DP: Well, it wasn’t hard ‘cause Mac Davis and I have been friends since we were young. And we’re not young anymore. But Mac is a great actor, and I knew that, and when I did the song “J.J. Sneed,” which is a song I wrote with my aunt, Dorothy Jo, one of my mom’s sisters, we had this song for years and I always thought it would make a great Western. So when we got to putting it together, I thought, “Well, I’ve got to get Mac Davis to be in this movie,” ‘cause he’s old enough and there was a wonderful part for him. So I just called him up. I said, “Well, I’m doing a series of movies on Netflix and there’s a part for you. Would you like to do it?” He said, “Hell yeah, I’d like to do it!” So he came down to Atlanta and we had a really good time. He brought his guitar and in between takes and when we were on breaks, he’d be in the bus singing and we wrote a lot of songs together so we had a chance to kind of get caught up on some of that as well. But I think Mac did a wonderful job doing that. If we do more, I don’t know if we’ll continue with this or not, everything’s changed since all the COVID and just the whole music show business in general, but there’ll be movies of the week and there’ll be other things, and hopefully, I’ll be able to have Mac do some more things because he’s really good. And I loved him. He helped me early on in my music career. He helped get me with all the right people in the early days. So we’ve been friends for a long, long time.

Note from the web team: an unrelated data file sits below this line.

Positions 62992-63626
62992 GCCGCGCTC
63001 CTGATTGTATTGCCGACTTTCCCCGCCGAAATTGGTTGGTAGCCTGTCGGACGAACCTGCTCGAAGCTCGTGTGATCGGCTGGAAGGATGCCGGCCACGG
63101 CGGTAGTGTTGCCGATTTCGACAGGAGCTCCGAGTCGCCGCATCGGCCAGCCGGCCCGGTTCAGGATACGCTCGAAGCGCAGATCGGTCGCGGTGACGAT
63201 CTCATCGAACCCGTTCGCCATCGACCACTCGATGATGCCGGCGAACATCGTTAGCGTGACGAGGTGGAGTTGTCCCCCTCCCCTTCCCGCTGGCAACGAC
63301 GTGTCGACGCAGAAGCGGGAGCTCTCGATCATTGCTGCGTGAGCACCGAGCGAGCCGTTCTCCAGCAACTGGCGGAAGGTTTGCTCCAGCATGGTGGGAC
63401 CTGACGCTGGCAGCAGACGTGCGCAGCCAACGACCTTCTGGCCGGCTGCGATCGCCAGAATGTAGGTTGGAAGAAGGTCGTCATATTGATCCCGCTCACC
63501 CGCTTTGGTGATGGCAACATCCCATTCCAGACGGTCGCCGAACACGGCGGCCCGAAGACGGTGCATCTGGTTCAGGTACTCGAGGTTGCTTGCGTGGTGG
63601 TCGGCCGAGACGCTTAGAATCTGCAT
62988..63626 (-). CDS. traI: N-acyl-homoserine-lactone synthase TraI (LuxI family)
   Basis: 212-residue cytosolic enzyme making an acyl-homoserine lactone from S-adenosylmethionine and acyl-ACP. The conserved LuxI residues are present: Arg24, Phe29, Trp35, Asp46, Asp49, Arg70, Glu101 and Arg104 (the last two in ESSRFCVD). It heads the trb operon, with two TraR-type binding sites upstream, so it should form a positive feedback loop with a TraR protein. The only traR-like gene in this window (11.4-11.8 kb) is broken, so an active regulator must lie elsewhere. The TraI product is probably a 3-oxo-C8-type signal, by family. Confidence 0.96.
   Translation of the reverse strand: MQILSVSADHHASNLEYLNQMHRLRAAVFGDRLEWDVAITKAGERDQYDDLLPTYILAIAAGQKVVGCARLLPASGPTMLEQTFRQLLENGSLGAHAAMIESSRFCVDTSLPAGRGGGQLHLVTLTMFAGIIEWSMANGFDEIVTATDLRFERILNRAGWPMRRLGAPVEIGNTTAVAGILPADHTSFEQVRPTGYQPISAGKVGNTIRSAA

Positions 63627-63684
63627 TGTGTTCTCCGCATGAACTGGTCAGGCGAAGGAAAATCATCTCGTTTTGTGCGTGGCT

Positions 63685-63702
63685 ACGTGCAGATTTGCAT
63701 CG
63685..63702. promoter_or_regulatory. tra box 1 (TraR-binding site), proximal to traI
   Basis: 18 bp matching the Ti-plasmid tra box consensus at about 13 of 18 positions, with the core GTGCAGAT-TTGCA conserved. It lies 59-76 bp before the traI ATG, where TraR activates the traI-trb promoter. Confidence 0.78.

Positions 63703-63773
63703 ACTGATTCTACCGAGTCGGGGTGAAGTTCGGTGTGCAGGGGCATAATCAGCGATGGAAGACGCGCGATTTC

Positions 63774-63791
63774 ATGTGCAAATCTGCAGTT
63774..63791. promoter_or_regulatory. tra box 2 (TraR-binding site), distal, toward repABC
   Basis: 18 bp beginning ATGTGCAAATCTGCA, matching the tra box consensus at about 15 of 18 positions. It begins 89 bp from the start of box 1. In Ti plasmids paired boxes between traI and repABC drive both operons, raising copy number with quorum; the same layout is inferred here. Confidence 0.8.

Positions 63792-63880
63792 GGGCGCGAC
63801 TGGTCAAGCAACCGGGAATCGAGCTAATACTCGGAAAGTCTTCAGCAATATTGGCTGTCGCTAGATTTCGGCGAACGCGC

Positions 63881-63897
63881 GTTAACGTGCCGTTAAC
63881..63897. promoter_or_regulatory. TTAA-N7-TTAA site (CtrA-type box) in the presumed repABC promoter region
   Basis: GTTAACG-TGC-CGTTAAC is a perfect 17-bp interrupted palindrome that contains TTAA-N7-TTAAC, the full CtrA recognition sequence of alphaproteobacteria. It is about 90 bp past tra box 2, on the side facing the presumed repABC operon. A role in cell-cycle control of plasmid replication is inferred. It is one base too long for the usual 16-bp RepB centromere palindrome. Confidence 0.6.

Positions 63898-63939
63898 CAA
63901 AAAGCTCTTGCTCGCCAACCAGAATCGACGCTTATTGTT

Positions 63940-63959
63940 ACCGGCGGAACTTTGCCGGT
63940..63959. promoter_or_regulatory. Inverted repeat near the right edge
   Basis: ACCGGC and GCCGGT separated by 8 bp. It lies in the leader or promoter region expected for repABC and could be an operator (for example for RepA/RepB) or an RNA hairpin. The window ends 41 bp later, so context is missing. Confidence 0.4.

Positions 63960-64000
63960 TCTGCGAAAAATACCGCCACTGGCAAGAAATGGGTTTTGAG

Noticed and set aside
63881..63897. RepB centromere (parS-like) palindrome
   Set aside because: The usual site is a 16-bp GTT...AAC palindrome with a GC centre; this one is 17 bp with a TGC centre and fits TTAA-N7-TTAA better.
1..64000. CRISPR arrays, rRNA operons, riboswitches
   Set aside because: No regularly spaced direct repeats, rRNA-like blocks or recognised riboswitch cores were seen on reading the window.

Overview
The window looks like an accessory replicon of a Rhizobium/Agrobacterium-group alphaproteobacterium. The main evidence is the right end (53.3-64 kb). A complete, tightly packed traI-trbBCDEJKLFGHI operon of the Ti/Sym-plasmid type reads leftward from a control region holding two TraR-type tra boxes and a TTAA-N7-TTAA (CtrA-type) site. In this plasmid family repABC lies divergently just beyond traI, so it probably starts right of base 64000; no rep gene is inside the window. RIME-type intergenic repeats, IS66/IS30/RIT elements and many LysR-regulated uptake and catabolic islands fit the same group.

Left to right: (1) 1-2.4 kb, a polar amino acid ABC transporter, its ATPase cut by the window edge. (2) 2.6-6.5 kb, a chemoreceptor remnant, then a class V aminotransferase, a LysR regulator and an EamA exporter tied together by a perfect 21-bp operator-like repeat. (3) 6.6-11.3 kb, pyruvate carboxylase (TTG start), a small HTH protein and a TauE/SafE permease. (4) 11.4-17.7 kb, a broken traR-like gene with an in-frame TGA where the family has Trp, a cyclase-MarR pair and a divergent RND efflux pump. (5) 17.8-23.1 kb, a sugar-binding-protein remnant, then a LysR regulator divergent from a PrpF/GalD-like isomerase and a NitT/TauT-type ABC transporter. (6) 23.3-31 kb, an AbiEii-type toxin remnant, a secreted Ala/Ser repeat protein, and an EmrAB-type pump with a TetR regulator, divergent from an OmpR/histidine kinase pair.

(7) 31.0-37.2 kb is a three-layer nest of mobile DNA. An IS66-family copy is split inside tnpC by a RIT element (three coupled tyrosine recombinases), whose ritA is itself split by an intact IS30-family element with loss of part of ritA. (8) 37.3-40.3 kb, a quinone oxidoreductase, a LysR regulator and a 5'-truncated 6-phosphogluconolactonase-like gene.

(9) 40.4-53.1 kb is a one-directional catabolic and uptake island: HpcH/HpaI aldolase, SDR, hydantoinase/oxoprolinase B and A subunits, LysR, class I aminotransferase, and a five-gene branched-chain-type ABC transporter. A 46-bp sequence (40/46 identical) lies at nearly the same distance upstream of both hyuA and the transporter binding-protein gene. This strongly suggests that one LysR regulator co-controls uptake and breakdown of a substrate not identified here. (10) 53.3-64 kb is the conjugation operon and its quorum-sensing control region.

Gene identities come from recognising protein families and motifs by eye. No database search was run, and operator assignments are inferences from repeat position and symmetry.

GD: Well, he was a huge superstar in the ‘70s. I still remember his variety show.
DP: Well, that’s when I first met Mac. Mac’s from Texas but I was a guest when he was actually doing his TV show. That’s when we met and we stayed friends because T for Texas, T for Tennessee. Texas people and Tennessee people are so much alike. So we were just having a lot of fun doing whatever. So then Mac had me on his show and then after I left a show that I was on, “The Porter Wagoner Show,” and kind of branched out on my own, Mac was very, very beneficial in helping me get with the right management and people. Not only that, he also let me front his shows and I traveled with Matt because he was really hot and he was on the road doing concerts and he let me around his shows and gave me that break, too. So we’ve stayed very close to the years. I owe him a great deal.
GD: I wish you would use your powers of influence and get him into the Country Music Hall of Fame. He deserves to be in there.
DP: Well, I think he does, too. And maybe that’s something I can work on. I didn’t realize he wasn’t in there! I guess I just assumed.
GD: Every year I wonder who is going to make it out of that veteran group and I’ve just always been surprised he’s not in there.